What You Should Know About Prenatal Depression
You have just found out that you’re pregnant, it’s a joyous time, a time to celebrate. However, you’re feeling anything but joyous. You’re anxious, stressed, sad and worst of all, guilty for all these feelings. Prenatal depression is not the blues and it affects 10-15% of pregnant women.
Prenatal depression is just as common as postpartum depression, however not until recently was the medical community taking it seriously. Why is that? Because most professionals, believed that the antenatal hormones present during pregnancy, would ward off even previously clinically depressed patients from any bouts of serious depression. Since its discovery is fairly new, unfortunately, some doctors are still dismissing it as pregnancy symptoms. This is the reason that women are afraid, ashamed to speak up or are barely taken seriously by spouses, mothers, sisters and friends. However, there is some good news, you are not alone and you can get help once you know your symptoms.
Symptoms of prenatal depression are similar to other forms of depression and it’s true that sometimes they minic first trimester symptoms from exhaustion to loss of appetite and change in sleep patterns but they also include:
You might feel at times that you are stuck in another person’s body and are dying to get out. You can’t understand why something that you had hoped for or anticipated has taken such a dire turn.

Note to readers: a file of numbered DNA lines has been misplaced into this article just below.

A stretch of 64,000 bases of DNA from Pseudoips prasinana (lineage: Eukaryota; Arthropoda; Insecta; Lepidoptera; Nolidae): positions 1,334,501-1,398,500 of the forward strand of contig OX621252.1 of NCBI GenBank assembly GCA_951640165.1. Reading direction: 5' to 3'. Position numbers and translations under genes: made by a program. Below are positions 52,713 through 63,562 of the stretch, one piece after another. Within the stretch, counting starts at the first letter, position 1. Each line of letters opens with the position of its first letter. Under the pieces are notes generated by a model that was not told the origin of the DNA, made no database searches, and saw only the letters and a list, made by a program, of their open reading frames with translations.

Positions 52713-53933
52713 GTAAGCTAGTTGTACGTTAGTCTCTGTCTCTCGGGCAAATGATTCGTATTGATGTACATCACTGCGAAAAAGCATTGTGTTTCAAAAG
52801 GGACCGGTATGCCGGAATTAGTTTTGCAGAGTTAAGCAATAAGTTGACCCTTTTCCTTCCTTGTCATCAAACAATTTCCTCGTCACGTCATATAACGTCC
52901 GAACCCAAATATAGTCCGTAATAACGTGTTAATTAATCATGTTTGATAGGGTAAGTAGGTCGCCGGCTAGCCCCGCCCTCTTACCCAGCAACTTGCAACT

Unfortunately, some women are more likely to develop prenatal depression more than others, those are:
What can you do to help yourself?
- Speak up! Talk to your family, talk to your specialist and/or physician. No one knows how you feel inside but you. If you feel like you’re being dismissed or are not being taken seriously talk to someone that will take you seriously.
- Get outside. Getting sunlight and exercise has been shown to increase serotonin levels (runner’s high) which in turn can alleviate some of the feelings you are feeling.
- Exercise! Again as stated above, exercise is a great way to increase serotonin levels, and workouts such as yoga are not only good for delivery but they help to put the mind at ease. (Make sure you discuss with your physician before taking on any form of activity)
- Get help. Easier said than done, but consult with your doctor to see a specialist and perhaps think about medication that will be safe to use during pregnancy, if your symptoms are severe. The likelihood that depression might harm the fetus is far greater than a mild form of anti-depressant.
For more information on prenatal depression check out:
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